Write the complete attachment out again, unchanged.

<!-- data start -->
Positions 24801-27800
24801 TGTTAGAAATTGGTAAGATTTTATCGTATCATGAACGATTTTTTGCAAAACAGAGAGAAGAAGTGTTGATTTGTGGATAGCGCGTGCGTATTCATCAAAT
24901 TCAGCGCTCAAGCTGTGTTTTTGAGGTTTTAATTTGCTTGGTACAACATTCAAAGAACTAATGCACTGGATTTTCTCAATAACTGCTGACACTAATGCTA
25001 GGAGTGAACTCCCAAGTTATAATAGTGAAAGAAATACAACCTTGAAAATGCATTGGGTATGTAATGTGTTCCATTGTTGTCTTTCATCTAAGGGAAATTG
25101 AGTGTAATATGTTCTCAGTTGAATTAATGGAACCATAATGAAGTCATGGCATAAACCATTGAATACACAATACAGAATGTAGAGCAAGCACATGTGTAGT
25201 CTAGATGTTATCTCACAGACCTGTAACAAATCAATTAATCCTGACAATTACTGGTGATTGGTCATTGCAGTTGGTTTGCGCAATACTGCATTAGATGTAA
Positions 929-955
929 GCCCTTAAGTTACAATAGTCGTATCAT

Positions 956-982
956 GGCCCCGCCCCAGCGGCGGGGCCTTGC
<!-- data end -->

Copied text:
Positions 24801-27800
24801 TGTTAGAAATTGGTAAGATTTTATCGTATCATGAACGATTTTTTGCAAAACAGAGAGAAGAAGTGTTGATTTGTGGATAGCGCGTGCGTATTCATCAAAT
24901 TCAGCGCTCAAGCTGTGTTTTTGAGGTTTTAATTTGCTTGGTACAACATTCAAAGAACTAATGCACTGGATTTTCTCAATAACTGCTGACACTAATGCTA
25001 GGAGTGAACTCCCAAGTTATAATAGTGAAAGAAATACAACCTTGAAAATGCATTGGGTATGTAATGTGTTCCATTGTTGTCTTTCATCTAAGGGAAATTG
25101 AGTGTAATATGTTCTCAGTTGAATTAATGGAACCATAATGAAGTCATGGCATAAACCATTGAATACACAATACAGAATGTAGAGCAAGCACATGTGTAGT
25201 CTAGATGTTATCTCACAGACCTGTAACAAATCAATTAATCCTGACAATTACTGGTGATTGGTCATTGCAGTTGGTTTGCGCAATACTGCATTAGATGTAA
Positions 929-955
929 GCCCTTAAGTTACAATAGTCGTATCAT

Positions 956-982
956 GGCCCCGCCCCAGCGGCGGGGCCTTGC